Amar Rogers, Marion

He just took over the games at key moments. His vertical was solid, rising up for rebounds and on defense that really altered the 2 p.m. game down the stretch and helped his team pick up the win. His shot was pure and his ability to turn it up was nice.

This is a kid we don’t see in the OTH area much, but there was a lot to like out of this Class of 2025. He was able to be pretty high volume with his offense, something that was a good splash to see and he was arguably one of the best guys of the ones I didn’t know coming into Sunday. He is certainly one to watch the next three weeks and beyond.

Jamerion Fouce, Marion

He showcased some next-level athleticism, which would be just ok if his energy, effort and aggression didn’t match, but it certainly did. He was just plain tough and seemed to relish the idea of playing consistently tough defense along the way. That created instant offense for his team and himself, allowing him to throw down a vicious first-half dunk in his 3 p.m. game that rattled the rim on Spiece 5 about as much as I’ve ever seen it. He paced the game well, broke down his defenders, knew when to attack, when to use his space for a pretty smooth jumper and when to defer to teammates.

Fremont’s Bryce Parnin (center) during September 11’s Team Focus Next Gen Back to School league.

Tusi Jackson, Marion

He was probably the best true post I saw Sunday. He played within himself and didn’t try to extend just for the fun of it. He used his body well to seal, faked defenders with his entire body and didn’t fade away from contact. You don’t often see kids at this level that are just content and intelligent when playing as a true post, but he did it well and didn’t deviate from what was working. He used his body well, created position and spacing. That not only helped him on the post up, but he was ready and waiting for offensive rebounds and putbacks.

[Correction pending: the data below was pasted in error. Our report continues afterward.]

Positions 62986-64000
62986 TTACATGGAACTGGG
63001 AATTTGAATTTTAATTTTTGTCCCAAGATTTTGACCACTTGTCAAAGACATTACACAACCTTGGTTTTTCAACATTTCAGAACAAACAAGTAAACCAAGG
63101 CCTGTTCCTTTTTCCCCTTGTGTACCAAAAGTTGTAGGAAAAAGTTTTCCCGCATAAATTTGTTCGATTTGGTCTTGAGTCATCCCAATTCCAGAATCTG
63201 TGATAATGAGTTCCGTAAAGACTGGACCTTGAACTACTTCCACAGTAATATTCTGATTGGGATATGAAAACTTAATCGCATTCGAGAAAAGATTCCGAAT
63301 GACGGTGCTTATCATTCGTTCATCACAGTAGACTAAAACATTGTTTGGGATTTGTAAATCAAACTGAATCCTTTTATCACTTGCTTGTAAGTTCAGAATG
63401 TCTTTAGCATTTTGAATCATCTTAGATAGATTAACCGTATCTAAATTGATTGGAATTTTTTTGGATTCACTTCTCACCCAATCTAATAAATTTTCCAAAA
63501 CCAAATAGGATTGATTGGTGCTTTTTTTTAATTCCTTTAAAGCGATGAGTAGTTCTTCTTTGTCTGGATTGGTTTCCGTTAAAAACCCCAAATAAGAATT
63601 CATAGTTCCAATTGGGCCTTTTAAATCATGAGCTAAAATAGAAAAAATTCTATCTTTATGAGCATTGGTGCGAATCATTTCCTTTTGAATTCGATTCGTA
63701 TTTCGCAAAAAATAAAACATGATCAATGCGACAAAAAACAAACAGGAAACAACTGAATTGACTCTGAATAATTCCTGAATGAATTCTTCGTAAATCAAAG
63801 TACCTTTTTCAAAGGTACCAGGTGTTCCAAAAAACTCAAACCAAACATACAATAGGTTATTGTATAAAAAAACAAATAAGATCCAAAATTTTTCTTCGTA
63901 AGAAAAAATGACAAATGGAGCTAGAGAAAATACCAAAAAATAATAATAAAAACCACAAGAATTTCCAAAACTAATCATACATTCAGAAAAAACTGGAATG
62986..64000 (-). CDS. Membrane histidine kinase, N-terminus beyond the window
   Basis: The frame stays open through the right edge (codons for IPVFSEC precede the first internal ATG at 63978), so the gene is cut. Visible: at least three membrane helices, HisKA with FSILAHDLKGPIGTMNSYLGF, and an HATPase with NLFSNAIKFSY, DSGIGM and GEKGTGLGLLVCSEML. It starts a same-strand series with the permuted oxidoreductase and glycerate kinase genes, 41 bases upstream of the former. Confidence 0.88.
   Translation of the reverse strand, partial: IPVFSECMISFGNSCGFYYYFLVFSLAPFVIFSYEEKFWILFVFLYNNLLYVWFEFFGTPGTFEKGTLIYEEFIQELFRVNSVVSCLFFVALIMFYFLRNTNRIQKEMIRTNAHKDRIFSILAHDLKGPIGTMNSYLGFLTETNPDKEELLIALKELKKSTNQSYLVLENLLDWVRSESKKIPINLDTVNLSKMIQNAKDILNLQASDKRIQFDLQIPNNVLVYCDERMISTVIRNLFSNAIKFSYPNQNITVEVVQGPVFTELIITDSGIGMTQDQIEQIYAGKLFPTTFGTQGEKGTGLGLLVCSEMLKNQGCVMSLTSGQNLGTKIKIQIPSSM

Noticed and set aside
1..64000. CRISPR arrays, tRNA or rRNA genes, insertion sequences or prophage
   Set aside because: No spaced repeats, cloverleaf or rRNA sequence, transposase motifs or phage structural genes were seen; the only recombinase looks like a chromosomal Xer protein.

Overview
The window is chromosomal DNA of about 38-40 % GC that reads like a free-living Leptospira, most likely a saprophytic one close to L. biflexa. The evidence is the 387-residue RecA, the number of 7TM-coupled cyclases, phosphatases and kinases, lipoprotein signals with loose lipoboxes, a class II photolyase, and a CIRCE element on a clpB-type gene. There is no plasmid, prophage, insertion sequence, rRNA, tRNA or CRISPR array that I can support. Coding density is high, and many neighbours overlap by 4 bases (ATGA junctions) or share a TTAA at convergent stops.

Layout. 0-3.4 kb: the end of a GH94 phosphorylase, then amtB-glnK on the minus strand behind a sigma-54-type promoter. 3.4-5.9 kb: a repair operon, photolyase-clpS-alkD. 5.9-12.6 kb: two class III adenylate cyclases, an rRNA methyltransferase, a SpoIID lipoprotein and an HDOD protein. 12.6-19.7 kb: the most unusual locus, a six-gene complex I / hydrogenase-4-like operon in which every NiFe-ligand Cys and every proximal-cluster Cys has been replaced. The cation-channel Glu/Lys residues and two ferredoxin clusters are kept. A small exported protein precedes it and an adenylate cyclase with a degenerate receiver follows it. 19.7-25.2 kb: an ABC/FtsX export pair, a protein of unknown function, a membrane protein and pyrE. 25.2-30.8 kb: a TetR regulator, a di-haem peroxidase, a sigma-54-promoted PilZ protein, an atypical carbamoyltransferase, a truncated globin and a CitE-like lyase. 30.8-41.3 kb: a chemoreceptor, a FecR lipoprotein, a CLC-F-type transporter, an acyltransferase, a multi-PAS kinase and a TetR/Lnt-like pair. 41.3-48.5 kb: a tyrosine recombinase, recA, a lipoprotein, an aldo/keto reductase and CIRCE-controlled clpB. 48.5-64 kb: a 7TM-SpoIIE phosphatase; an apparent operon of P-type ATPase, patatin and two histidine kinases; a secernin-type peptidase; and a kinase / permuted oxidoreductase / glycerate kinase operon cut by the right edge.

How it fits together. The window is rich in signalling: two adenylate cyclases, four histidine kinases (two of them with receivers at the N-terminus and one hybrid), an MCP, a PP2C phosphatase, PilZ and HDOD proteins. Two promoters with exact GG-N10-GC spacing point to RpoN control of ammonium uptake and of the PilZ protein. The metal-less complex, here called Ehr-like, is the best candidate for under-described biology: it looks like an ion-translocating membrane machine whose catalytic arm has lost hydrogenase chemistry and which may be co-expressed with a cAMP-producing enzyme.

Cole Hayworth, Concordia Lutheran

There wasn’t much of a match for Hayworth and he kind of played like he knew it in his 3 p.m. game. On the break, shooting threes, playing above the rim, Hayworth was just having fun and his game thrived because of it.

He was an efficient and remarkably versatile scorer, combining drives to the rim with putbacks, floaters, dunks and a consistent jumper both off the dribble and off the catch. He is showing some refinement to his decision-making with the ball in his hands, and his size proved to be a big help no matter who he was matched up with on either end.

Parker Reed, Garrett

Reed is someone I wasn’t super familiar with before games took place on Sunday, but he caught my attention quickly. Reed was super consistent with how he played and that led to a lot of intrigue. He moves well without the ball and his passing was more than solid. Several times he threaded the needle very well as he contributed to his team.

Reed’s defense too was consistent. He never had a ‘wow’ moment per se on Sunday but he played incredibly competent and unbothered. The consistency and poise he displayed is not something you often see in these Sunday leagues. That effectiveness makes Reed one to watch.

Donnovin Betts, Marion

He was a versatile off-ball or on-ball threat through both of his games on Sunday. You name it and he was proficient in it from handles, shooting, speed and playmaking. He played like an excellent transition player based on speed and decision making and could be a high-level playmaker and very good defender. He defended opposing guards and smaller wings on the ball and in the limited situations I saw, could switch situationally against big wings too.

In short, he was just a super quick playmaker that was pesky on defense and knew how to get up and down the court with precision.

Isaac Schultz, Adams Central

He was a strong physical presence and established himself as another true big on Sunday. His defensive versatility and tenacity should merit attention for how he played against East Noble’s Hunter Kline in the 4 p.m. time slot. He looked to be an active and disruptive help defender and often reinforced the interior defense before closing out on a shooter when forced to scramble defensively.

Got to see Schultz get a rebound and go a couple of times as well, something that may not be what he should do often but could be in his wheelhouse. His work with the ball is improving and that showed well on Sunday.

Adams Central’s Isaac Schultz brings the ball up the court against East Noble’s Mason Hankins during September 11’s Team Focus Next Gen Back to School league.

These opinions represent those of  Bounce and Outside the Huddle. No opinions expressed on Outside the Huddle represent those of any of our advertisers. Follow Bounce on Twitter at Bounce_OTH

Be the first to comment

Leave a Reply